But I think change in people’s perceptions isn’t instant, it’s gradual. In this country, a lot of business leaders are very establishment-thinking, very patriarchal. They don’t talk about feelings, they don’t see the necessity of social responsiveness. Now, how does that change? By companies showing that you can still be profitable and have a workforce that is celebrative, happy, doesn’t want to leave you. And you have more fun. Look at the Fortune 500. Who in the hell would ever want to follow any of those?
How do you instil public spirit into private enterprise?
You hire employees, but people come instead, and they come with their own aspirations and they do not want to leave their values at the workplace door. They want to be able to work within their own beliefs, within a community of the workplace. So, the politics of consciousness has very strongly been part of the way we do business, bringing in radical ideas in terms of how far a business can go when it acts like a non-profit organisation and campaigns for human rights – unheard of in business.
I don’t think customers yet know the power that they have within their pocket. I think there is a new movement coming: a frugality movement
But… your workforce may be public-spirited, but it is self-selecting, isn’t it?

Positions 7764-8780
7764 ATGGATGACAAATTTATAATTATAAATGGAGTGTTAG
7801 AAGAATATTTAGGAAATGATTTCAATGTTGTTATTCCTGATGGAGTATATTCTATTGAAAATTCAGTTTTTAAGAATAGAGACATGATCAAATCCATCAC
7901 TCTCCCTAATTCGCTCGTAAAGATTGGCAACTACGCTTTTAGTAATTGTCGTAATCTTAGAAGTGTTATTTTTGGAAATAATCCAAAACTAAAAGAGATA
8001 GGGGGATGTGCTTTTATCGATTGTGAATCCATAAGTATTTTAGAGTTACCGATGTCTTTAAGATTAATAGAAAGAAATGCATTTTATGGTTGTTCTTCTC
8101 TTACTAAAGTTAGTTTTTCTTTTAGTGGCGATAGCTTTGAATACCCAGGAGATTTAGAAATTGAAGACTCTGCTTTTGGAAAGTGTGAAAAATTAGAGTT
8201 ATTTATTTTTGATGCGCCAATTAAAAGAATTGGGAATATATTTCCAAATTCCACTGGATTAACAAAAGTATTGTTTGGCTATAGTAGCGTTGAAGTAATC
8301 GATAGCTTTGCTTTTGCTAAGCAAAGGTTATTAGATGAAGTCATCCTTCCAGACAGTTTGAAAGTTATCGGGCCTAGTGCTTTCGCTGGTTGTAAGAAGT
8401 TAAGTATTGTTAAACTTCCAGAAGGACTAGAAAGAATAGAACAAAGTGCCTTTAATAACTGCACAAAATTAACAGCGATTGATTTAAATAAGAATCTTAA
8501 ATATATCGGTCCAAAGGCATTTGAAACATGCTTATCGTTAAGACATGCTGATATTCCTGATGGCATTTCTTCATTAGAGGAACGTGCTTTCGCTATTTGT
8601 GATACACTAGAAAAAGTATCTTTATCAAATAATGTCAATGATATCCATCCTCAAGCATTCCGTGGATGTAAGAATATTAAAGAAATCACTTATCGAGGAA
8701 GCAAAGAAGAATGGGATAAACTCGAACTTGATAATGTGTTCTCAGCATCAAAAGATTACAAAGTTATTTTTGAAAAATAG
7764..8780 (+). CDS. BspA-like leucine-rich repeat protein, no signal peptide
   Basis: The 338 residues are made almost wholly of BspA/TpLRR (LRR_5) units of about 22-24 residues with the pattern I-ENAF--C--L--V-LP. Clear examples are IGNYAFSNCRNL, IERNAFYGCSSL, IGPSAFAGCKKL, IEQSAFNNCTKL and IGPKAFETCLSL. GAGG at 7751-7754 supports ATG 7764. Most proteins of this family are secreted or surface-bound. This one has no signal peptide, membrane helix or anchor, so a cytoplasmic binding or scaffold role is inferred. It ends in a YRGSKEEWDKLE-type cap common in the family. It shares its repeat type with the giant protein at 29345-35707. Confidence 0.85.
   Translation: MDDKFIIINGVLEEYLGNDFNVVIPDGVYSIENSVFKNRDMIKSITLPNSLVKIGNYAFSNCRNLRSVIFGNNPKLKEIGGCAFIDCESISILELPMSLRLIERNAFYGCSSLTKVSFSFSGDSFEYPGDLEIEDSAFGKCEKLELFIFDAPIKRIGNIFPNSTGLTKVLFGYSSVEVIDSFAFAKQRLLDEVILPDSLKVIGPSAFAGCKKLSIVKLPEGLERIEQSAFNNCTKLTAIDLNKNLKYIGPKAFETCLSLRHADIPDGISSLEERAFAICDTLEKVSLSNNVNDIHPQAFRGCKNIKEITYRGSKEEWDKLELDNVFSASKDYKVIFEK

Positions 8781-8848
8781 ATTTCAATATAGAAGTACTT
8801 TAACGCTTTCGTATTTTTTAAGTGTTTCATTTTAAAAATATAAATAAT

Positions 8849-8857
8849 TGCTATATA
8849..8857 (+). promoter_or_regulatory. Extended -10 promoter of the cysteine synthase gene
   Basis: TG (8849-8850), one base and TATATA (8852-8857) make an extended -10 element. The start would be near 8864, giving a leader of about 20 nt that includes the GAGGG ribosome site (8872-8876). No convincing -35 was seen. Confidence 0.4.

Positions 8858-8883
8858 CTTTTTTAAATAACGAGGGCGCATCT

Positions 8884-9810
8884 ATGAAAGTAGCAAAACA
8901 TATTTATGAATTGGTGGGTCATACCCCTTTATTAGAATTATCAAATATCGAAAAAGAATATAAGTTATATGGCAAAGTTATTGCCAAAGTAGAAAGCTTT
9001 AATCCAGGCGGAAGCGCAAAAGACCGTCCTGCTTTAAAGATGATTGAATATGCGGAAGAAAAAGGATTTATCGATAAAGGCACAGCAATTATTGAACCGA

I would think so. The majority of people here are under 30. A lot of them are female, whose ethics are about care.
But most politicians and businesspeople seem to regard the average person as self-centred. Aren’t they?
They may be, but what’s offered to them? Where’s the inspiration in education? I’ve had a look at the business curriculum and it’s useless. There’s nothing about human relationships; nothing about the development of the human spirit – which is what the best business leaders should be doing, and are doing. There’s nothing about community, nothing about creativity in the workplace.
It’s not just finance and strategy. When a head franchisee has a nervous breakdown, we know how to deal with it. You can’t go to business school for that, you deal with it on a human level.
We have a whole Values and Vision Department [at Body Shop International] – 40 people whose jobs are public affairs, human rights and international trade.
At the ICC, you advocated a corporate code of conduct. How would that work? Surely, the people who cheat are always going to do better?
But it’s happening, but in a very untraditional way. Who would have thought, five years ago, that there would be public outrage about the Brent Spar,4See wikipedia.org. or about the Ogoni?